But sometimes tardigrades just want to take a breather, you know? Chill for a bit in more comfortable surroundings. Which is how scientists discovered a whole new species of them living in moss on the concrete surface of a Japanese carpark.
Bioscientist Kazuharu Arakawa from Keio University was renting an apartment in the city of Tsuruoka when he scooped up a sample of moss from the building's parking lot for later analysis.
It's not as crazy as it sounds.
Tardigrades – aka water bears and moss piglets – commonly dwell in mosses, lichens, and leaf litter, so there was a chance he could get lucky.
And he did, with examination in the lab revealing 10 of the microscopic metazoans living in the sample, who were extracted and transferred into culture in five separate pairs.
One of these pairs proliferated in their dish, with subsequent microscopic and genomic analysis revealing a new species of tardigrade – Macrobiotus shonaicus – belonging to the group Macrobiotus hufelandi.
What differentiates M. shonaicus is its eggs, which have a solid surface and flexible filaments protruding outwards, similar to those of two other recently described species, M. paulinae from Africa and M. polypiformis from South America.
M. shonaicus is actually the 168th tardigrade species identified in Japan – among the more than 1,200 species overall (PDF) recognised within the tardigrada phylum – but in terms of M. paulinae, it's a milestone.
"This is the first report of a new species in this complex from East Asia," Arakawa told ScienceAlert.
"We still need to investigate more widely around Japan and Asia to understand the full diversity of this complex and how these species adapted to the local environments."
Something else that sets M. shonaicus apart is its diet. To cultivate their cultures, the researchers fed the organisms algae, but most Macrobiotidae species are carnivorous, feeding on rotifers.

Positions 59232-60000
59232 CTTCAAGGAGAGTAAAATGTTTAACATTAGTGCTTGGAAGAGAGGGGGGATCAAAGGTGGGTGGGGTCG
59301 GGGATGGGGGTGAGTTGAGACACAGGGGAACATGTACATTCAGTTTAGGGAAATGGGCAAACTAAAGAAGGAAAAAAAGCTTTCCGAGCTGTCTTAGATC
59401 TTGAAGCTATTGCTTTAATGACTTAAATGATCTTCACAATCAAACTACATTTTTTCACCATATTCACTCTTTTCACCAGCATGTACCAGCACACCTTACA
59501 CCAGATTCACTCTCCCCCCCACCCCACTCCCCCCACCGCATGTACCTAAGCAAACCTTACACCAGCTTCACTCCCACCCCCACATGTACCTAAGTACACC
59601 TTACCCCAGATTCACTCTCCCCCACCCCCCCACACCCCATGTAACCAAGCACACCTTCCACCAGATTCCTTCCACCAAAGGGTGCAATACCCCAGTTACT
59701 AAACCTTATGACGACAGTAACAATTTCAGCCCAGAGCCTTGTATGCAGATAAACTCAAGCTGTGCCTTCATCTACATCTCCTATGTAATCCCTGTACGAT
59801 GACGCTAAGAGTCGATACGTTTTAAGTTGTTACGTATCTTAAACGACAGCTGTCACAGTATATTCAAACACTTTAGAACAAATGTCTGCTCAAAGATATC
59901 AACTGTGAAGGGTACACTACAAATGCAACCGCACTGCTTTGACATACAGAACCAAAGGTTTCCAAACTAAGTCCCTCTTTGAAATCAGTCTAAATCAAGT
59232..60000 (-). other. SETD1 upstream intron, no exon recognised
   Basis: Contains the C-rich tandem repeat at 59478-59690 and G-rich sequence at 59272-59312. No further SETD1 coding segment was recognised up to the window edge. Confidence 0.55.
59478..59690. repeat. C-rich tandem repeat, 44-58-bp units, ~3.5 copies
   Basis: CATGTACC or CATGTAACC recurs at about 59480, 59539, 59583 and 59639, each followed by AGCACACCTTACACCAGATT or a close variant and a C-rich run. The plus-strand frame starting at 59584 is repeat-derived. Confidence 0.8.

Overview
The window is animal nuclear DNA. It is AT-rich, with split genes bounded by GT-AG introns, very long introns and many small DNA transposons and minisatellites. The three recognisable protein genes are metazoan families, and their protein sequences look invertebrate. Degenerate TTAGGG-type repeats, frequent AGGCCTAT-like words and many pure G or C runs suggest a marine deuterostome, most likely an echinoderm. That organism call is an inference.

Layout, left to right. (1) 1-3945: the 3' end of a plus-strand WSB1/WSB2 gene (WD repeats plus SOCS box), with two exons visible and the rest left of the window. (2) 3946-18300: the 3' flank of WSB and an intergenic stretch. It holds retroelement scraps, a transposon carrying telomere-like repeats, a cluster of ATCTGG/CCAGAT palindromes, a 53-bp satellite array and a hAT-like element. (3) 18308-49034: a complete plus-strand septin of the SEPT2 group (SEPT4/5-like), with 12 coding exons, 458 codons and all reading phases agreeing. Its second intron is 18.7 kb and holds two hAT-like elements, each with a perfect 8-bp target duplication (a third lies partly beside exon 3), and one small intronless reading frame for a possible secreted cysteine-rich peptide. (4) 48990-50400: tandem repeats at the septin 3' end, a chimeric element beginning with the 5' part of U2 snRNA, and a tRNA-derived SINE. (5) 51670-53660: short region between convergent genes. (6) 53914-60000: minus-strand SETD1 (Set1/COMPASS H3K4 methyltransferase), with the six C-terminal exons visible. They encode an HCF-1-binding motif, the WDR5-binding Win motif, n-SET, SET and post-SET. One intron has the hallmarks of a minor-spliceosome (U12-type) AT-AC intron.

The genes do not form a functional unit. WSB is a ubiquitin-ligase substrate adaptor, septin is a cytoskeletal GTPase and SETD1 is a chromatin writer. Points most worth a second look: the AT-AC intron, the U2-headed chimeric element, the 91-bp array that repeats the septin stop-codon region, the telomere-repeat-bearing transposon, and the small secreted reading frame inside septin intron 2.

There's also the question of sex.
"M. shonaicus has two sexes, where other tardigrades that are culturable in labs have been mostly parthenogenetic (females reproduce by themselves without male population)," Arakawa says.
"So it is an ideal model to study the sexual reproduction machinery and behaviours of tardigrades."
While Arakawa, who is something of a tardigrade specialist, has a purely scientific interest in these unusual creatures, even he is not immune to their deviant charms.
"As they lumber around under the microscope, clinging on to moss leaves and (apparently) looking about with their tiny eyespots, it is easy to become involved in the drama of their lives," Arakawa says.
But while these little moss piglets may be cute, Arakawa says what truly fascinates us about them is their astonishing capacity to defeat environmental adversity – even perhaps death? – to a physiological extent scientists still can't fully comprehend.
"The key fascination is obviously anhydrobiosis," Arakawa says. "If you look up a definition of 'life', it will likely contain something about reproduction and about carrying out directed biochemical reactions to further this goal – essentially, life has metabolism."
"But tardigrade can lose all of its body water as the environment dries up, and in this anhydrobiotic state, a tardigrade is not carrying out any biochemistry and has no metabolism.
"Yet they spring back to life quickly after rehydration. This challenges the current understanding of life and death."
The findings are reported in PLOS ONE.